At 9:37 a.m., on 9/11, those aboard Arlington Fire Department Engine 101 were headed north on I-395 for a training session near the Pentagon. Firefighter Jamie Lewis saw the American Airlines Flight 77 first. “Hey, look at the plane!” he shouted. “What’s he doing?” Nearby, on the Columbia Pike, Paramedic Claude Conde was loading a stroke victim into an ambulance when a plane roared overhead. “He had never seen a plane so close. Something wasn’t right. The airport wasn’t far away, but the plane was already at treetop level, well below the glide path it should be on for National Airport.” On a routine watch at the Pentagon’s helipad, Firefighter Mark Skipper was standing in front of Foam 161 when the firefighter he was talking with, Alan Wallace, “…noticed some movement out of the corner of his eye … The plane was heading straight towards them … a few feet off the ground … ‘Run!’ Wallace screamed.”
In Firefight: Inside the Battle to Save the Pentagon on 9/11, authors Patrick Creed and Rick Newman slam you awake as to what happened there that day.
While many staggered through smoke, rising heat, and shockwave-strewn wreckage in search of an exit, it took the sheer valor of troops, civilians, and first responders to save the lives of hundreds — some died in the attempt. Firefighters from far and near came running, found a vortex of chaos, sucked rancid smoke, and fought the ‘big one’ fire of their careers. Even as carbon monoxide levels rose in the national command center, our nation’s senior military leadership refused to evacuate, the fire was spreading, and the entire Pentagon was at risk of burning down.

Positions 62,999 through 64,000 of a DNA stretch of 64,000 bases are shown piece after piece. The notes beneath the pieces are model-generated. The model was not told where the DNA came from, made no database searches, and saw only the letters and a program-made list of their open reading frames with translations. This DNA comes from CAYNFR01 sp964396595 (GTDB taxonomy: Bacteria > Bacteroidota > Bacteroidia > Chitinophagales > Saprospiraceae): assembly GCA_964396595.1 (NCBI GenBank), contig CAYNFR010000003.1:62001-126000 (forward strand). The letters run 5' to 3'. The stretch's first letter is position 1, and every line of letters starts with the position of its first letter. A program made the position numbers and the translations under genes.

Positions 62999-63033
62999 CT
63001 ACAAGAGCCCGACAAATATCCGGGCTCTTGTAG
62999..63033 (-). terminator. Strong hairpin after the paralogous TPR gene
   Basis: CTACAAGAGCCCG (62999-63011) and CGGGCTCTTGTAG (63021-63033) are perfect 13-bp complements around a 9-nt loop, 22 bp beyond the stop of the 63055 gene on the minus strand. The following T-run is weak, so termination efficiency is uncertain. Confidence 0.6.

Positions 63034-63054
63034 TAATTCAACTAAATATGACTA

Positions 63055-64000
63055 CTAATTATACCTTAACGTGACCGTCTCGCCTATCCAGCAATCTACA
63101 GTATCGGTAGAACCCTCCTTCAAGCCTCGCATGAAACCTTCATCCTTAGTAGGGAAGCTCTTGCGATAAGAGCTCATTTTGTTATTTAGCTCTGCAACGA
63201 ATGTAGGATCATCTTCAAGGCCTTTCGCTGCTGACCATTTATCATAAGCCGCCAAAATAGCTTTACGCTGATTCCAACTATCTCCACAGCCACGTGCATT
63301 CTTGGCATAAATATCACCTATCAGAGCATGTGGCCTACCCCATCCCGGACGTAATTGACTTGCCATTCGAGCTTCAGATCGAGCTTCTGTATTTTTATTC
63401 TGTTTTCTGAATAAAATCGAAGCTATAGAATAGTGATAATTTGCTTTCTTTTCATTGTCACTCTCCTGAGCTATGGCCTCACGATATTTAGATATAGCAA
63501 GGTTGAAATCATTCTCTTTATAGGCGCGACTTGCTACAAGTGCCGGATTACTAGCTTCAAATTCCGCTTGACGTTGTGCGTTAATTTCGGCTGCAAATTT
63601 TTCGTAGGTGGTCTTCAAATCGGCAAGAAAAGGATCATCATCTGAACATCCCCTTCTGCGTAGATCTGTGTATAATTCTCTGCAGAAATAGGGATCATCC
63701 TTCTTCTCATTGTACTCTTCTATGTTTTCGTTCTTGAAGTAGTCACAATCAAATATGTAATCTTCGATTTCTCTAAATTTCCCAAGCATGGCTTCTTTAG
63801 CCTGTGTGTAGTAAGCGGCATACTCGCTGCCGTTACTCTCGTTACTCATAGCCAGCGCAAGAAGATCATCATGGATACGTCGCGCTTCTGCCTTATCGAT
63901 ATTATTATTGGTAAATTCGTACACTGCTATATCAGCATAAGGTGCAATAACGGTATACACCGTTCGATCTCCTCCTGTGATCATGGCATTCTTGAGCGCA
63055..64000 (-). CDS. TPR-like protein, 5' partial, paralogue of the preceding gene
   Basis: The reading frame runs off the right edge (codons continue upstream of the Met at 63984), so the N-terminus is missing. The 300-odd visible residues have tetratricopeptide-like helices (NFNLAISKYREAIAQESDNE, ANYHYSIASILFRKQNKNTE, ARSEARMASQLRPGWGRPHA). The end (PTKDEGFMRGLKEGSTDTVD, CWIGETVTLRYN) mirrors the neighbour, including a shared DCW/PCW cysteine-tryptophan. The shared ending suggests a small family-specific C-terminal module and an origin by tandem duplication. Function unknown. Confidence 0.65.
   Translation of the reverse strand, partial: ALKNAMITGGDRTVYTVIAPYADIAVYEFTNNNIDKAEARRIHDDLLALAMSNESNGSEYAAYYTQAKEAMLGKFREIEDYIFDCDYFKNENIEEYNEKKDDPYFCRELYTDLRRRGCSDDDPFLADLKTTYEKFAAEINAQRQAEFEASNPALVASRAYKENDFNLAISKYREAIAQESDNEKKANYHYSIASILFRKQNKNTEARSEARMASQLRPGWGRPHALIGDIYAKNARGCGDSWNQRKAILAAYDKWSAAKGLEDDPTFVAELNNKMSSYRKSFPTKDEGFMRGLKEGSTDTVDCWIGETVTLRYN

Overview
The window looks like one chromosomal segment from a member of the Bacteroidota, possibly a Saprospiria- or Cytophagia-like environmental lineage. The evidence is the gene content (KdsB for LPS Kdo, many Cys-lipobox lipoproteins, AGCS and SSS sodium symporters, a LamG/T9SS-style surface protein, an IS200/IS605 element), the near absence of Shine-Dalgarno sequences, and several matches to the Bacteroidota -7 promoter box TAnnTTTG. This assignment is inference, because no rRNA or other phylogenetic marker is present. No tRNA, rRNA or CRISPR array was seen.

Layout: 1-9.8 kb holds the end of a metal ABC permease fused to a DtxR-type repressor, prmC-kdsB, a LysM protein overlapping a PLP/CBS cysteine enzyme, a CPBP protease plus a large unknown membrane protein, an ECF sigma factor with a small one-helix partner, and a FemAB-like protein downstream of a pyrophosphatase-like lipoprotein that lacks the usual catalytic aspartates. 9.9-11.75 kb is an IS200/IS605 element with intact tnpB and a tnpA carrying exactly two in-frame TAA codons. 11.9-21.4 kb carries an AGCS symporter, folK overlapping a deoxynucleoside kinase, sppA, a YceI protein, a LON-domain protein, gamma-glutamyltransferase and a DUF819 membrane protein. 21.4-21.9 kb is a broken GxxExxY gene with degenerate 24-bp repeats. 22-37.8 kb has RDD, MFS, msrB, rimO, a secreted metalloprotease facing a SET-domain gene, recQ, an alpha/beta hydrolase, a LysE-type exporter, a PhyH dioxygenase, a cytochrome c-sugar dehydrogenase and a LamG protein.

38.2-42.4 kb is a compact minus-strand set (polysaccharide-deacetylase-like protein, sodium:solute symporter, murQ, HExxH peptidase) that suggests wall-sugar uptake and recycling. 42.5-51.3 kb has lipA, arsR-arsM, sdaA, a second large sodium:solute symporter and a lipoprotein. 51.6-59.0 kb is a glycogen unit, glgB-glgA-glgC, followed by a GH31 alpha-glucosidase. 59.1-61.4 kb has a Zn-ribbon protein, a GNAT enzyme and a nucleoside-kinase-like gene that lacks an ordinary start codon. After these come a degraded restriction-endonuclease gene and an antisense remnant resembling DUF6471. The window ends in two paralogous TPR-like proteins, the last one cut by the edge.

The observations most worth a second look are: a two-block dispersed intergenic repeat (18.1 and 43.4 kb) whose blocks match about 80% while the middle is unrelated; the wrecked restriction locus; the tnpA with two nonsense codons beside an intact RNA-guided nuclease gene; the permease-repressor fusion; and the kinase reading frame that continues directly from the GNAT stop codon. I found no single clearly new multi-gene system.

Pat Creed and Rick Newman described it all, as best as anyone could within 486 pages.
If you wish to learn more about the courage and tragedy of 9/11, buy their book.
I read it in one sitting.
Finally, I learned of the heroism and fate of Major Steven Long and of how and where my friend Army Sergeant Major Larry Strickland was murdered. I at least now know some measure of the many firefighters and paramedics from that area who joined our families and FDNY firefighters in honoring the 343 in Washington, D.C, in October 2002.
As journalist Michael Doyle put it, “Firefighters at Pentagon get their due, at last.”
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About the authors:
Patrick Creed is an amateur historian, volunteer firefighter, and U.S. Army Reserve officer who recently returned from a tour in Iraq as a civil affairs officer with the Army’s Special Operations Command. Creed has one son and lives in Havertown, Pennsylvania, where he is a member of Bon Air and Lansdowne Fire companies.
Rick Newman is an award-winning journalist and staff writer for U.S. News & World Report. He has also written for The Washington Post and many other publications, and is the co-author of Bury Us Upside Down: The Misty Pilots and the Secret Battle for the Ho Chi Minh Trail. Newman has two children and lives in Westchester County, New York.
Editor’s note to 9/11 “truthers” wishing to remain ignorant: do not read their book.